During the year, Humbul staff published a range of documentary and other materials for use by cataloguers, as well as running several well-attended training sessions at both local and national levels, aimed mainly at subject specialists and information professionals.
Further details of Humbul's activities are available in its annual
6.7.4. Other RTS Activities
126.96.36.199. OSS-Watch: the national Open Source advisory service
In July 2003 the Research Technologies Service started a nationally funded Advisory Service on Open Source Software. Its goal is to provide the UK further and higher education community with neutral and authoritative guidance about open source software, and about related open standards. Specifically, it provides:
This service (named OSS Watch ) is funded by the Joint Information Systems Committee (JISC) for two years, and has two half-time staff and a project manager.
188.8.131.52. Digital Certificate Operation in a Complex Environment (DCOCE)
The goal of the DCOCE project is to investigate the use of digital certificate technology as a means of providing access management in a complex information environment. In the course of this year, the project plan was finalised, and a stakeholder/advisory group set up. Despite delays in recruitment, the project made good progress in 2002/2003. Several sites with experience of digital certificates and public key infrastructure (PKI) both in the UK and abroad have been contacted to provide context for the project's work in designing a PKI architecture for Oxford. Initial development work has been to implement and evaluate the Leeds University Certificate Issuing Engine and to survey other implementations worldwide, while also gaining better familiarity with Oxford's own IT infrastructure.
DCOCE is funded by the Joint Information Systems Committee (JISC) for two years. The team comprises a full time manager, a full time technical developer, and an evaluation officer.
184.108.40.206. Text Encoding Initiative
OUCS has long been an active member of the international Text Encoding Initiative (TEI), a major international effort to define and support standards for encoding of scholarly textual data. RTS staff are very active in the working groups of the TEI, including:
7. Administration Group
The Administration Group comprises the Finance, Personnel, Buildings Maintenance, Secretarial Support and Reception functions. The team of 13 FTE’s has remained largely unchanged and continues to provide the important support services which keep OUCS running on a day to day basis.
This year has seen the completion of a new lecture theatre, two new conference/meeting rooms, an extension to the Help Centre and a new staff area. These works have been completed to a very high standard, within budget and on time. This upgrade of facilities has been complemented by the provision of more extensive conference catering services.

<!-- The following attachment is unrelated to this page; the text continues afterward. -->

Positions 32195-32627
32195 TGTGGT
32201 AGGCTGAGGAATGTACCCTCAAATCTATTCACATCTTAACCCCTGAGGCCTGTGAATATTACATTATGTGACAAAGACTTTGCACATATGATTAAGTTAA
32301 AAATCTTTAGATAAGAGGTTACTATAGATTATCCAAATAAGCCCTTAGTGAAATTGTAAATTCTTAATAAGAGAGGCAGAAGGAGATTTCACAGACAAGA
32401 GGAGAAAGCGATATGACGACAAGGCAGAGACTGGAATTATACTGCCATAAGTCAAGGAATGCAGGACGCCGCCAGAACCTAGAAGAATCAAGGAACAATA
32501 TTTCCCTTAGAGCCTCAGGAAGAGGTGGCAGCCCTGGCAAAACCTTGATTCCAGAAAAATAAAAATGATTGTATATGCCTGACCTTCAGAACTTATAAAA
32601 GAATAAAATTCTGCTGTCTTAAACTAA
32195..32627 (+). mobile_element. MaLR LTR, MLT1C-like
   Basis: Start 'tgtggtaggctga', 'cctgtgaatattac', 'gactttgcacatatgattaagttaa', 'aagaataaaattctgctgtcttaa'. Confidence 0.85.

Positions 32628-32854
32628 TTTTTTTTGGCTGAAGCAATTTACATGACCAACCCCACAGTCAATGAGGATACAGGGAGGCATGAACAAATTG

OUCS continues to take a very active role in assisting the timely implementation of the new University wide Finance system. Additional finance services provided this year include administering the finances of the TSM Symposium including processing the credit card payments.
The Personnel Section has been very busy handling 33 vacancies this year. It was good to see some OUCS staff being successfully recruited into posts with more responsibility, but inevitably this left more vacancies to fill. 20 posts filled were replacements, and the remainder are new staff, mainly in the RTS section where grants from external bodies are successfully being won to fund areas of research. The pool of ‘casual’ staff at OUCS is constantly expanding to allow flexibility to match available staff expertise to the fluctuating demands of customers and business activities.
The Appraisal System continues to be run each year from January to March, with 99% of staff having discussions with their managers to review their job descriptions and discuss personal development plans for the coming year. Training requirements are being collated to build up a database of information on courses and their effectiveness.
The formal Merit Award System has been implemented for the second year, with 37% of OUCS staff receiving recognition for outstanding performances during the year. An in-house Staff Induction Programme has now been developed and fulfils the important information needs of new staff when they first arrive at the University and commence their employment at OUCS. This incorporates a checklist of information that all new staff need in their first few days, systems to allow their workplace to be set up before they arrive and a half-day Induction Seminar, which is run on a quarterly basis. The Seminar gives important information about working for the University as a whole as well as working for OUCS. A new Flexible Working Policy has been established which allows staff with carer responsibilities at home to investigate the possibility of working from home for some of their time. Among future projects for OUCS are to become registered and to carry out a risk assessment of OUCS jobs which may induce work-related stress.